Biggest car cruise ever at Canal Fest 2015
Automobiles are as American as apple pie — even though more apples are now grown in China as well as built there, and cars were first invented not in the Motor City but Germany.
But these gleaming purveyors of mobility and freedom are no better appreciated than on the back roads and boulevards of the ‘good ole U.S. of A. (Unless, of course, you want to drive super-duper fast; then you’d be better off on the Autobahn or the Nurburgring or at least a track in the States.)
But a great car should look fast — or at least convey motion — even when standing still.
And there were plenty of great cars on hand Wednesday night for the 2015 Canal Fest Car Cruise, which encompassed many streets closed to traffic on both sides of the canal.
Large crowds toured the cars, which ranged from an immaculate dark green 1967 428-hp Shelby Mustang GT500 to colorful vintage Volkswagens and hotsy totsy current-generation Corvettes and Camaros to a gangster cool ’40 Ford coupe and anything else imaginable during a stroll down the halls of automotive greatness. (As such, there were no lovingly restored yellow Pintos or cherried-out Cadillac Cimarrons.)
Nearby parking lots — most charging $5 — were nearly at capacity, and several parking attendants said this was the largest turnout they’ve seen yet at Canal Fest.
It was a gorgeous night, too, with families and children enjoying the unusual-looking shiny vehicles decked out in an array of colors from classic to crazy.
Couples strolled by clasping hands — perhaps recalling their own youthful moments of driving a now-classic car or maybe “Paradise By the Dashboard Light.”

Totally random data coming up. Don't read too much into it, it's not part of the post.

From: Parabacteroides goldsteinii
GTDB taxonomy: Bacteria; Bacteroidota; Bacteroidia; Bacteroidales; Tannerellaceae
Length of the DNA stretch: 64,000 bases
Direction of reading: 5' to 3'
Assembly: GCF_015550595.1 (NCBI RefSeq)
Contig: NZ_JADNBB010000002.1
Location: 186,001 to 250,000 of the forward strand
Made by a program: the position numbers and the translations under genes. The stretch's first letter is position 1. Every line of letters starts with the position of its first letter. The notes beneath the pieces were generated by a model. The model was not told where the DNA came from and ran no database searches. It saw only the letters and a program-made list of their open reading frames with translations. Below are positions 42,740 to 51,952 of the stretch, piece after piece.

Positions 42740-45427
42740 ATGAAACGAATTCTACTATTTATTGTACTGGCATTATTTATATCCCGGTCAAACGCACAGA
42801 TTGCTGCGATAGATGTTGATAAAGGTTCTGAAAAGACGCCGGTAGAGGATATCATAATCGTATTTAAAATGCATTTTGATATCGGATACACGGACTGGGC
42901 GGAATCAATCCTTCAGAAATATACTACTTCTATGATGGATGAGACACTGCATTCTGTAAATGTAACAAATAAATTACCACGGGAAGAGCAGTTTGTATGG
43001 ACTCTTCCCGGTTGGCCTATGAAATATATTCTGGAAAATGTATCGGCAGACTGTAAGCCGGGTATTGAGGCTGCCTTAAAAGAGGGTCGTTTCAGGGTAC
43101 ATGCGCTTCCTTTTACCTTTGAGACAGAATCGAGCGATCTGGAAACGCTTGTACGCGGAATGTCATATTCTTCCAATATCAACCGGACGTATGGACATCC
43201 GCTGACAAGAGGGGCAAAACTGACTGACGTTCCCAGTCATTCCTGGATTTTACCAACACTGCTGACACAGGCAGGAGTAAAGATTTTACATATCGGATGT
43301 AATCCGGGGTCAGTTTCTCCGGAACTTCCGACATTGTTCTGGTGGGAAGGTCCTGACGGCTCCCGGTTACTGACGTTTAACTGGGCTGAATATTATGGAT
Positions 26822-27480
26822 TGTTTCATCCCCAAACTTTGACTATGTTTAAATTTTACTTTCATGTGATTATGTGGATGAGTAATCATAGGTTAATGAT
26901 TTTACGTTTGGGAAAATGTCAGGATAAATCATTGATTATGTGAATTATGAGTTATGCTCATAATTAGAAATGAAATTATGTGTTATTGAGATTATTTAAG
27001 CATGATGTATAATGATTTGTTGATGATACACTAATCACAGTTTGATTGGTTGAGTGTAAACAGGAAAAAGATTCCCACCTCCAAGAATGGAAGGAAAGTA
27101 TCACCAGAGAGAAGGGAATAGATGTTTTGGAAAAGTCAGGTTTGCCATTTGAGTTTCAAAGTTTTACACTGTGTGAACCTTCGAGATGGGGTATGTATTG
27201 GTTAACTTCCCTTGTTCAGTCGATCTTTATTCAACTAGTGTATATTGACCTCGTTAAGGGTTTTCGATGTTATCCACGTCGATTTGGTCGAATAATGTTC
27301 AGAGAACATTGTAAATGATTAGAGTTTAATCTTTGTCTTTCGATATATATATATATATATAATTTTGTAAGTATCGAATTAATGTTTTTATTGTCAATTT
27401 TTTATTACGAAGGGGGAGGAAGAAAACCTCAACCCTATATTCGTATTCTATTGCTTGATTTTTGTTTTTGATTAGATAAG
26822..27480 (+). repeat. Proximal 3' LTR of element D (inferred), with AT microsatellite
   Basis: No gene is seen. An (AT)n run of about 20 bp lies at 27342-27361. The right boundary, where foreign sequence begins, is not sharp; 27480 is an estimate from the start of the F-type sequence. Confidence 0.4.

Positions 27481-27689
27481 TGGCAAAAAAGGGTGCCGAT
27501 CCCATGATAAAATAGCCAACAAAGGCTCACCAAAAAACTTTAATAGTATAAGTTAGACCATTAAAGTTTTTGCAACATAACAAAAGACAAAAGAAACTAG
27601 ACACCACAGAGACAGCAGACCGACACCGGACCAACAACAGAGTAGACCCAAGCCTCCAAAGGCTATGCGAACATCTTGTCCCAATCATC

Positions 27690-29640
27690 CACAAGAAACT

The sound of a performer at a nearby pub lent another festive element to the event, mashing up the Violent Femmes “Blister in the Sun” and Don McClean’s “American Pie.”
In that last song, that fly Chevy might have gone to the dry levy, but here the engines got started earlier in day at 3 p.m. at Gratwick Park.
Unfortunately, some car owners — hoping to snap up plum positions on Webster Street in front of the Riviera Theater — arrived much earlier and North Tonawanda organizer and classic car guru Carl Zellner had to chase them away.
At 3 p.m., Zellner admitted the first of the cruisers into the park. With the help of about 15 volunteers — including Steve Puscheck and his ’65 Mustang — they lined up the vehicles in the configurations they would take on at Canal Fest. (Cars cleared to caravan from the park got a small sticker that allowed them admittance to the Canal Fest site.)
“Personally, I wish they would start at 4 p.m.,” Zellner said, noting that it only takes about 30 minutes to line up the cars at the park.
The North Tonawanda side boasted 255 vehicles while the contingent of classic and contemporary cars on the Tonawanda side numbered about 80.
While all vehicles are welcome at the show, Zellner said he much prefers the older classic cars — most of which required large amounts of restoration or modification to make it before the eyes of appreciative Canal Fest visitors.
But isn’t today’s contemporary car — with all their fuel economy savings, aerodynamic bodies and massive horsepower — tomorrow’s classic?
Said Zellner: “In 25 years.”